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Capitol Quotes: Jan. 27, 2012

“We all like transparency in a general sense, but as with a lot of things, the devil is in the details.” — GOP campaign consultant Chris Baker, on whether any ethics bills introduced as a result of the Fiesta Bowl would actually be effective.

“I’ve gone through two cell phone batteries.” — Sen. Frank Antenori, R-Tucson, on the massive number of phone calls he received inquiring about his election plans after Congresswoman Gabrielle Giffords announced her resignation.

“I deplore that. … You need to understand what makes people tick in your district.” — Rep. Russ Jones, R-Yuma, on congressional candidates who move to districts where they have no ties or connections.

“This is something I would expect out of Congress, not the state of Arizona.” — Rep. John Fillmore, R-Apache Junction, on a proposed procedural rule to limit the state’s budget growth. Fillmore argued that since the Legislature can suspend rules, the proposal had no teeth.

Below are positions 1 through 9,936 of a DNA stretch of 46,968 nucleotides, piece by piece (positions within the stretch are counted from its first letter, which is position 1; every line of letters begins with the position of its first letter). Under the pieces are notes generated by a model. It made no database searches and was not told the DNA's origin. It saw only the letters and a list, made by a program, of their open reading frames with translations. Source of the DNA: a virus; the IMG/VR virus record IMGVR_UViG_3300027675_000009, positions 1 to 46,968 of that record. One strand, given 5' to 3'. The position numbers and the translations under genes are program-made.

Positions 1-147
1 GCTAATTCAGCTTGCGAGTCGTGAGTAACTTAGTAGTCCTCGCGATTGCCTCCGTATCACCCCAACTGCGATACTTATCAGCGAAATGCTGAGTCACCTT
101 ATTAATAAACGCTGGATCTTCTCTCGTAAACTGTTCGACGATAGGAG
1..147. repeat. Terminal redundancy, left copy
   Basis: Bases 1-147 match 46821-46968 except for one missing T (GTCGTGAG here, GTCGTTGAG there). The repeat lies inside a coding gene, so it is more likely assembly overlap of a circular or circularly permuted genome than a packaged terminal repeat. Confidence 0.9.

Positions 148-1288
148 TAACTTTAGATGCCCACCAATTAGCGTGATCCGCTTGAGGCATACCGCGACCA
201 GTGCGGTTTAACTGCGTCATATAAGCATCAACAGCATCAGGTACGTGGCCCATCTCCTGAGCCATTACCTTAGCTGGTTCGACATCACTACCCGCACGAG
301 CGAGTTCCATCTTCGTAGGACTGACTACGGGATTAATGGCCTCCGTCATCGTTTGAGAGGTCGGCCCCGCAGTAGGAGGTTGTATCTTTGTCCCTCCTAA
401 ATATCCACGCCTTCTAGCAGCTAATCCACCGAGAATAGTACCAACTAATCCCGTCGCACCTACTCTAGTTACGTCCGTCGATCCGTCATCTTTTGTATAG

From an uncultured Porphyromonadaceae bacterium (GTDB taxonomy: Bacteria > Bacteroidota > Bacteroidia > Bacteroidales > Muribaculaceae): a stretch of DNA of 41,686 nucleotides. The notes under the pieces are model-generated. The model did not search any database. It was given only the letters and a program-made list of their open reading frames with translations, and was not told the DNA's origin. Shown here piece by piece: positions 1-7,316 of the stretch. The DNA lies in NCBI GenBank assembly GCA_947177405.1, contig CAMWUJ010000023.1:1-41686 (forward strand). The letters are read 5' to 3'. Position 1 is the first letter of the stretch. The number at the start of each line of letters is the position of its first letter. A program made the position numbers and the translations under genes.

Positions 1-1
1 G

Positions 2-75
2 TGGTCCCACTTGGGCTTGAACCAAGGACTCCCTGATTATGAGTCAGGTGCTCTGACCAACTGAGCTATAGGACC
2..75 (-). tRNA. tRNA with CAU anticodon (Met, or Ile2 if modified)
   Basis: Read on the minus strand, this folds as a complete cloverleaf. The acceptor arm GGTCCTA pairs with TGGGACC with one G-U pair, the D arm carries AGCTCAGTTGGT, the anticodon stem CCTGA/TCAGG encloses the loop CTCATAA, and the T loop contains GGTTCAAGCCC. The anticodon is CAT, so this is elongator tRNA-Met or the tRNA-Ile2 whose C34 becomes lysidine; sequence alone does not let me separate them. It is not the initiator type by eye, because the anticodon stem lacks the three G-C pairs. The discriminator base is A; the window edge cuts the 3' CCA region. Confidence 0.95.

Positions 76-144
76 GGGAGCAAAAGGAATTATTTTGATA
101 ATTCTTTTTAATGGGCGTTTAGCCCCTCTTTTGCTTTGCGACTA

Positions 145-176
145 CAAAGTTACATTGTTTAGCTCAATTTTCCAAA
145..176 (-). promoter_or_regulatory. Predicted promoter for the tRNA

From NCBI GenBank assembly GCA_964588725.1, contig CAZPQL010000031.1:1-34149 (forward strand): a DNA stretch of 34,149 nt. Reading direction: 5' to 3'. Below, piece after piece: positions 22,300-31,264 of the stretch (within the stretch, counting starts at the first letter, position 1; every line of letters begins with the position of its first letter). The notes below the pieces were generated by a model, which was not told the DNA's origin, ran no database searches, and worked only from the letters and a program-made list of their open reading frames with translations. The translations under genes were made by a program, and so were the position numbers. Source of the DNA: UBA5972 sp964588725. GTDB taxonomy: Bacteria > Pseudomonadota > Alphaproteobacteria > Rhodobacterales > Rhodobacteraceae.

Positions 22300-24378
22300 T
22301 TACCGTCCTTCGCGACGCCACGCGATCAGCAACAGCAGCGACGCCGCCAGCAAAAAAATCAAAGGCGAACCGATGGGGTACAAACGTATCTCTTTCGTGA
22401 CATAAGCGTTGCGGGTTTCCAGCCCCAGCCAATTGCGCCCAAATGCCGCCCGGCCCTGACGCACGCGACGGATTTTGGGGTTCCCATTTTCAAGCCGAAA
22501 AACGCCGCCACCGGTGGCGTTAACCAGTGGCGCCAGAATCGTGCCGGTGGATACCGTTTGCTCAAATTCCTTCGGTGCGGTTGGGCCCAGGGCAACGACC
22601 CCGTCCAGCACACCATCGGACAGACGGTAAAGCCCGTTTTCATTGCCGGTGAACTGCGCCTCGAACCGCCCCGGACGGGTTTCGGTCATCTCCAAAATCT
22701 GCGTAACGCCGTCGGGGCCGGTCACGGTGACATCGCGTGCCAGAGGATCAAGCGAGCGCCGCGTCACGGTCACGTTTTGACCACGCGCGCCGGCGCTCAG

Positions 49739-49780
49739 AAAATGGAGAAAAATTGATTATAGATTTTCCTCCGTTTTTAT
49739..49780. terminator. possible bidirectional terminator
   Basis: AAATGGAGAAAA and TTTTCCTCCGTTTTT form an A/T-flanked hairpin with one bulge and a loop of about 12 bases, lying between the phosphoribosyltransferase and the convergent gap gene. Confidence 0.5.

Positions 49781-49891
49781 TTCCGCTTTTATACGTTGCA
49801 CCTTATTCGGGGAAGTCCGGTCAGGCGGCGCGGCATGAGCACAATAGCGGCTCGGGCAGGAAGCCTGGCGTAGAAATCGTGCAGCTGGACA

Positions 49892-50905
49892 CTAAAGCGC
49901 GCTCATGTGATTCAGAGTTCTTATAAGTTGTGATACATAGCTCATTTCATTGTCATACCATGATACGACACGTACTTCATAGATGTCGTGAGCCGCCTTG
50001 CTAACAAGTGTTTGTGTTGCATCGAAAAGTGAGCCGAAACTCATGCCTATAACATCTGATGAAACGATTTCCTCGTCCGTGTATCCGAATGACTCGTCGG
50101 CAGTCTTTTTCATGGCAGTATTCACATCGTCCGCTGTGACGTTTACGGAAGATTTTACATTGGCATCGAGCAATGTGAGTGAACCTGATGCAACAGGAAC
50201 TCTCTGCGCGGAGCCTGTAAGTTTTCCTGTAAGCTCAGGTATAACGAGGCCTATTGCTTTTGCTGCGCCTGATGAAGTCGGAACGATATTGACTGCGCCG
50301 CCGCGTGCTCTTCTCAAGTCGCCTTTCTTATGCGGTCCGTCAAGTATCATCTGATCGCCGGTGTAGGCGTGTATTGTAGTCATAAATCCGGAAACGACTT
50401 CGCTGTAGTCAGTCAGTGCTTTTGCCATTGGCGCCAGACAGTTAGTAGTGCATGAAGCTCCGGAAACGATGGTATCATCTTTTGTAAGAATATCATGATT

“It’s just showboating and another black eye for Arizona.” — Sen. Steve Gallardo, D-Phoenix, on Gov. Jan Brewer arguing with President Barack Obama and pointing her finger in his face.

“There was a time I remember years ago when I stood up to a law officer who told me to shut up and I told him ‘no I don’t have to, the Constitution says I don’t.’” — Rep. John Fillmore, R-Apache Junction, on the importance of the Constitution in his life.

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These members of the Martin Gold family are standing in front of the first large steam engine and threshing machine in the Phoenix area. They are, from left, Martin Gold; his daughter, Rose; an unidentified farmhand; Gold’s daughter, Helen; Dave Martinez; an unidentified young woman; and Gold’s stepson, Ulysses Schofield. The photograph was taken during the harvest in July 1914. Gold brought the first steam thresher to Phoenix.

Martin Gold, Phoenix pioneer (access required)

By all accounts, Martin Gold was a humble and hard-working man. He was popular among the immigrant community, especially the Mexicans—who called him Don Martin—because of his facility with languages.